Beyond his notable characteristics, he has also had some health issues, and over the years he has run up a veterinarian bill to rival a small mortgage. The cat has had surgery to repair damage done by kidney stones and has had repeated treatments for urinary tract infections – IVs, antibiotics and a prescription diet. And now the big guy has diabetes. To keep his blood sugar level balanced, I administer two shots of insulin a day, shots he doesn’t seem to mind because I have become adept at injecting the doses painlessly into the scruff of his neck.

With all of the trouble Big Mike causes and all the expenses he has racked up, one might wonder why I would continue to keep the animal. When will enough be enough, and at what point will I finally say “the end?”

Pets provide unconditional acceptance and companionship. They don’t criticize or scold or mock, and they are never disappointed in us as long as we show up and give them the little they need to be satisfied. Even more important, they force us to become caregivers, and I am hard pressed to put a dollar amount on that often overlooked benefit.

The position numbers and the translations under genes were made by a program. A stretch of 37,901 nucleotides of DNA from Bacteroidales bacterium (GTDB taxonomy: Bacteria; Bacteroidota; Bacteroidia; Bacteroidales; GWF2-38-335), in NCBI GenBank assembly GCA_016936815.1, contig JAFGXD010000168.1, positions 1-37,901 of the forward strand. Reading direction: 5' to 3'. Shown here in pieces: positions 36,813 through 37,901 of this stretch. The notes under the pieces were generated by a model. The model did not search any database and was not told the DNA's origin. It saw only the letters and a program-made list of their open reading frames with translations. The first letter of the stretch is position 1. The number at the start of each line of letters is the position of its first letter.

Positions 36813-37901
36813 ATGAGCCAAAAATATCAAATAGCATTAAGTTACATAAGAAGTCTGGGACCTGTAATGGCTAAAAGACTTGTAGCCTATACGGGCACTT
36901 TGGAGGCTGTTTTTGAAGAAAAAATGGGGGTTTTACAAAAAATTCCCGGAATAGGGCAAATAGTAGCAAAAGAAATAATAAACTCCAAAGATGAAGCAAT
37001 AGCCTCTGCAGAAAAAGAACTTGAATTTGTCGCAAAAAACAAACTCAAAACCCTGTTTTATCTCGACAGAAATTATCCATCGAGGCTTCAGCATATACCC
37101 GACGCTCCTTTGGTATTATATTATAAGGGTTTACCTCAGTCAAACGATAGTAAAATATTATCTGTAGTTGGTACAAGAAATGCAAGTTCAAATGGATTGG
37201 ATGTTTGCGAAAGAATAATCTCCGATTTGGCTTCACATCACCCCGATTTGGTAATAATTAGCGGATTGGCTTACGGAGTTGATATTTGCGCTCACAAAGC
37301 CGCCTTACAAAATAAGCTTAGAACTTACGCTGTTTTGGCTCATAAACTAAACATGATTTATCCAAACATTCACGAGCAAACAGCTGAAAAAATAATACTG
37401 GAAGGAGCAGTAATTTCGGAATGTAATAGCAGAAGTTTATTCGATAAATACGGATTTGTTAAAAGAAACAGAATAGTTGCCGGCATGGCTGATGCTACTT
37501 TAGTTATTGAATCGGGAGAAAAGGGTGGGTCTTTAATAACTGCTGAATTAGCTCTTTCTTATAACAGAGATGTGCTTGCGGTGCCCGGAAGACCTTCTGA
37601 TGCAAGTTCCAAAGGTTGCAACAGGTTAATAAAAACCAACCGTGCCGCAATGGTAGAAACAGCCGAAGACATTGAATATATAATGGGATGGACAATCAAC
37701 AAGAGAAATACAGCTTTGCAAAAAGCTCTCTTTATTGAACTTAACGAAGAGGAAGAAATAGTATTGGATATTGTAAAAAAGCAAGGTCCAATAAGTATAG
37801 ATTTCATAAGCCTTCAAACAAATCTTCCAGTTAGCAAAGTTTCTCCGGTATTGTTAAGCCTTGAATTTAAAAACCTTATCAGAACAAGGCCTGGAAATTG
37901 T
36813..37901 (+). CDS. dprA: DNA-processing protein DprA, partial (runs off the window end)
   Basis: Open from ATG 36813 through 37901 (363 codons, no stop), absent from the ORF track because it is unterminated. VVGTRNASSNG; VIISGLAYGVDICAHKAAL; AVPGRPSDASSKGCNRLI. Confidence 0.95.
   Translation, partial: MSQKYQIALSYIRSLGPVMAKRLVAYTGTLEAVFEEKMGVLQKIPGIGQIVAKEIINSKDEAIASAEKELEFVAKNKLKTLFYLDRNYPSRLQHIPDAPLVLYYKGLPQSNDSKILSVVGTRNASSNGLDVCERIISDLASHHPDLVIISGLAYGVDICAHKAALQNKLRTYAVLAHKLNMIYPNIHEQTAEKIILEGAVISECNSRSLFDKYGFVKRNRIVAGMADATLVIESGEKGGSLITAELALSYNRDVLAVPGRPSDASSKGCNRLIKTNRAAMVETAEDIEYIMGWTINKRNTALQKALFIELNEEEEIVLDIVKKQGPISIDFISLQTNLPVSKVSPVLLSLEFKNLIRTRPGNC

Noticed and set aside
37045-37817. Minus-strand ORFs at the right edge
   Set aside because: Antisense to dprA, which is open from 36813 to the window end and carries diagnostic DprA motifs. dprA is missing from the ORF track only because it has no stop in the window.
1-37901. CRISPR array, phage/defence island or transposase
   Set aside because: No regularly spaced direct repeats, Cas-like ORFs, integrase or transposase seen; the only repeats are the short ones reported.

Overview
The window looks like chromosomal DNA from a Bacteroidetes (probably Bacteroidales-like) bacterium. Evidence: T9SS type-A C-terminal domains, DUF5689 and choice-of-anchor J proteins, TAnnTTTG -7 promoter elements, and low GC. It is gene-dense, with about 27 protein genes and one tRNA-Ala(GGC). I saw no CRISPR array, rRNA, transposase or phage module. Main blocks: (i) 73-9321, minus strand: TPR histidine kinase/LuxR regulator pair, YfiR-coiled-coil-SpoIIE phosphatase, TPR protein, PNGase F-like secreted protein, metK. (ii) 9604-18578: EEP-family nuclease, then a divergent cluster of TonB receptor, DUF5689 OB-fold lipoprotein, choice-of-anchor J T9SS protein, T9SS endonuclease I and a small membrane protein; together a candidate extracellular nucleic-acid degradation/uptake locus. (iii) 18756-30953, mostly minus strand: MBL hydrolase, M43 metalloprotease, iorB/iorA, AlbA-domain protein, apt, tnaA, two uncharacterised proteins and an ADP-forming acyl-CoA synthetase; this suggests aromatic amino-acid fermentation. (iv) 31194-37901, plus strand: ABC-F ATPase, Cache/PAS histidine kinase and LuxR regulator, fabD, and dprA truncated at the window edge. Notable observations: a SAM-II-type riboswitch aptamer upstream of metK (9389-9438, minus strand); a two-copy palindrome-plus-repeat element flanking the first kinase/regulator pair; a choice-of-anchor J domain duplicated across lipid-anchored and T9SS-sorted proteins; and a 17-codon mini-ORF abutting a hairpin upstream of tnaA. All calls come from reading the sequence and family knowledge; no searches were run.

Fortunately, I am not alone in my devotion to my pets, nor in my willingness to spend what some might consider an extraordinary amount of money on their well-being. More than 60 percent of American households keep pets of some sort, everything from dogs and cats to pot-bellied pigs. And we spend more than $20 billion a year caring for them. That’s more than the gross domestic product of most Third World countries.

On some level, I feel a little ashamed for spending so much to take care of this cat of mine when there are human beings on this planet dying from need every single day, but a human doesn’t go without health care because I am giving it to my cat. And if we were to compare every relative luxury so common in our culture to the severe need around the world, we wouldn’t allow ourselves most of what we purchase, and even something as simple as a cup of coffee to go would seem too extravagant.

To answer the question of when will enough be enough – when the cat appears to be suffering or when his expenses exceed my ability to pay, I’ll have to make a difficult decision. When the time comes for me to finally say “the end,” I will be heartbroken and will miss the oddities I have come to treasure about Big Mike, but until then, I’ll keep giving him shots and sweeping up his messes. And I’ll keep finding comfort when I see him resting in his spot beside my chair.